Tuesday, 15 June 2010

Why I stand up for Judy's criticism of gentlemen

I WAS amused at Judy Finnigan's comment in the Richard and Judy column regarding commuters who fail to give up their seats on public transport to pregnant women ("Go on behave like a gent", June 12).

She rues the fact that men in particular have lost the art of behaving like gentlemen.

While I would not disagree with this statement, Judy must appreciate that many women in this day and age have stopped behaving like ladies.

It brings to mind the story of the man who graciously offered his seat on a bus to a standing female passenger. In a rather haughty manner the woman said to him: "I suppose you are doing this because I am a lady."

"No," the man replied, "I am doing it because I am a gentleman."

John Vinnicombe,

Friday, 11 June 2010

National Lottery could help fund essential medicines

A LOT has appeared in the Daily Express about essential drugs being withheld from patients in order to save money. This policy is an absolute scandal.

I suggest that a drug fund is set up, financed by the National Lottery, which is supposed to help good causes. What better cause than saving lives and easing suffering? Why not allocate £1million each week to a ring-fenced fund managed by a special panel of senior doctors?

Hubert Davies,
Southport, Merseyside

Thursday, 10 June 2010

Lessons on wearing high heels should get the boot

I WRITE regarding your article "High heels classes for girls" (June 9) about the Sexy Heels In The City course at South Thames College in London.

If health and safety officials can ban the playing of conkers in school then they should be banning such silly lessons - and high-heeled shoes from sale in shops.

Alan Gray,
By e-mail

Wednesday, 9 June 2010

How Cameron could soften the pain of spending cuts

FOLLOWING his warnings that Britain's financial problems are much worse than expected, I can think of several ways that David Cameron could soften the pain.

How about axeing all State benefits paid to non-British nationals and withholding billions in foreign aid? If someone has to feel the pain, why should it be the British people? Most of us accept that change is coming but it has to be in every aspect of government spending not just those parts that will hurt our own poor and needy.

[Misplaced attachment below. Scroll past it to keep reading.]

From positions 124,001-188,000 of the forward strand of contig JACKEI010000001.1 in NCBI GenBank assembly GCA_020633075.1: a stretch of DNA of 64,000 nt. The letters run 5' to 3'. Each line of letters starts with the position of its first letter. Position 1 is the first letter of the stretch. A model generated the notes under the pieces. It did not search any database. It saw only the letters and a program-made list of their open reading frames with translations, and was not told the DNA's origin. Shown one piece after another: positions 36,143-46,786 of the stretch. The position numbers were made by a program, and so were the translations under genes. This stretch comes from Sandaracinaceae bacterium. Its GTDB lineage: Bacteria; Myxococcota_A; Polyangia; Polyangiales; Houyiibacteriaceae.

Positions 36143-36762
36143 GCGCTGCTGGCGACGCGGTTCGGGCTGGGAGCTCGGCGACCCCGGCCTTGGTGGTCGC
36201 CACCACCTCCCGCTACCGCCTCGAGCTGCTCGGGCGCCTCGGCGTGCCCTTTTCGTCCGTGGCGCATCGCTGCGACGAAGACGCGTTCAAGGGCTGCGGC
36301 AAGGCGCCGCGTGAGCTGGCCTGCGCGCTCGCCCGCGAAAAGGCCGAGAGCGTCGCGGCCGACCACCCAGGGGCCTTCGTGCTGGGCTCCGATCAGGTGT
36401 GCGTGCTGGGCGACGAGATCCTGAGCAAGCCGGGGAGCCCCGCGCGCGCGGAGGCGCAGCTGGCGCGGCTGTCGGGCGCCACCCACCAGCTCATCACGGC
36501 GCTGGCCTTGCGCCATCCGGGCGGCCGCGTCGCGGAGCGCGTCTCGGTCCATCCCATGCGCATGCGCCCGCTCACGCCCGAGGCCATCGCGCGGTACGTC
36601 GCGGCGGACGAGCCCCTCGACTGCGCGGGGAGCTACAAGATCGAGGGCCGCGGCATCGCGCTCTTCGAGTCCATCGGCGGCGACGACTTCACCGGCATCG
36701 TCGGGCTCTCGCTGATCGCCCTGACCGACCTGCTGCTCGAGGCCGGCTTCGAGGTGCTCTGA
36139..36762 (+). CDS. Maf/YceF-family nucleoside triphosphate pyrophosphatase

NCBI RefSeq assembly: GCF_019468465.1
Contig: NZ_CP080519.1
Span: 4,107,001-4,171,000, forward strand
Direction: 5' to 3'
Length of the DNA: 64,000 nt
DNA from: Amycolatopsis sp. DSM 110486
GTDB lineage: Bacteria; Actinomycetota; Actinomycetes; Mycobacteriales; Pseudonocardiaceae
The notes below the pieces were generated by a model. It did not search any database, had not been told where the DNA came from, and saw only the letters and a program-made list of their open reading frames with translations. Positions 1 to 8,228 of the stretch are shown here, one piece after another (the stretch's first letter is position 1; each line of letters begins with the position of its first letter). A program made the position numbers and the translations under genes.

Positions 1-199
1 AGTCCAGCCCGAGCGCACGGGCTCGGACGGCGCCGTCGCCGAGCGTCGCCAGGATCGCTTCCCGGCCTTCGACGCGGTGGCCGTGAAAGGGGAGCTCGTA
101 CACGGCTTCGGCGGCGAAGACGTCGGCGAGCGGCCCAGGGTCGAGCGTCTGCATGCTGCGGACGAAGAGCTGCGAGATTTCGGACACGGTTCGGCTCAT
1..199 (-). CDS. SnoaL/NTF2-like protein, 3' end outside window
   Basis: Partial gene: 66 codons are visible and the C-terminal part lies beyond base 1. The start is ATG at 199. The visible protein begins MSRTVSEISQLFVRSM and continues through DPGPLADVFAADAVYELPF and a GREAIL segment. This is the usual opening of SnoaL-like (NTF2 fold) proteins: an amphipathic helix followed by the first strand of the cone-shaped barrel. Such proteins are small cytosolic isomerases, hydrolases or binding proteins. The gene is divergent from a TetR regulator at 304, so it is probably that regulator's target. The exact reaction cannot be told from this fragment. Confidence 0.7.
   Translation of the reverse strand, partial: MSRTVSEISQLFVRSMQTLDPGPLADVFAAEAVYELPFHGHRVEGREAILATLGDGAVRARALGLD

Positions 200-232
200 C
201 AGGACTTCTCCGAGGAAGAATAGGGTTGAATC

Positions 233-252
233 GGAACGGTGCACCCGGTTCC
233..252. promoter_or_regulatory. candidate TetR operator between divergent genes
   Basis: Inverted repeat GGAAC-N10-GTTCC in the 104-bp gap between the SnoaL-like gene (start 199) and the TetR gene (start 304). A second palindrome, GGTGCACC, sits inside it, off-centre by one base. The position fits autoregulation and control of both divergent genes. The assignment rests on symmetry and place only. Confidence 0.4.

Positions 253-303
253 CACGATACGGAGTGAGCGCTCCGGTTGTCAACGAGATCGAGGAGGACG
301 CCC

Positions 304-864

Barrie Warren,
By e-mail

Tuesday, 8 June 2010

Hypocrite Balls helped to land us in this mess

ED Balls is now telling the British people that the last government, of which he was part, did allow too many migrants into the UK. What a hypocrite he is ("Cheek of it! Balls says: We messed up on immigration", June 7).

Labour, with Balls serving as Gordon Brown's long-time henchmen, wanted to ensure it got the votes of these migrants without any thought for us, the hard-working  taxpayers of the UK.

Labour failed to realise what effect so many migrants would have on housing, the NHS and schools. We can now see what a dire state our country is in.

I cannot see how Prime Minister David Cameron is going to get us out of this mess. Many people feel their towns have been taken over by migrants.

Labour's open-door policy was a catastrophic mistake and unless the Government tackles this huge problem we will become one of the poorest countries in the western world when we used to be one of the richest.

Ann Masters,
By e-mail

Monday, 7 June 2010

Ant and Dec's chemistry proves a winning formula

READER Colin Burleigh does not get it with Ant and Dec (Letters, June 2). It's not so much their comments as the cheeky, affectionate camaraderie between the two.

Not all of Morecambe and Wise's dialogue was remotely funny but once again it was the chemistry and Ant and Dec certainly have it.

I don't know anyone who doesn't love them. They are particularly funny when hosting I'm A Celebrity... Get Me Out Of Here but they can also be serious when the programme warrants it.

They have done documentaries on serious subjects and been extremely professional. There again, the amount of work they get and the awards on their mantlepiece prove how well loved they are.

So I'm afraid people like Mr Burleigh are in the minority.

Maureen Leadley
By e-mail

Friday, 28 May 2010

Cancelling 2012 Olympics one way to reduce deficit

WITH the Government cracking down on wasteful public spending, is there still time to cancel the 2012 Olympics?

Such a sacrifice would mean less debt for future generations, improve the UK's credit rating and get us out of the economic mess in record time.

While the coalition is about it, why doesn't it dock the pay of former Labour ministers to help pay off the deficit? Just a thought.

K Jedynak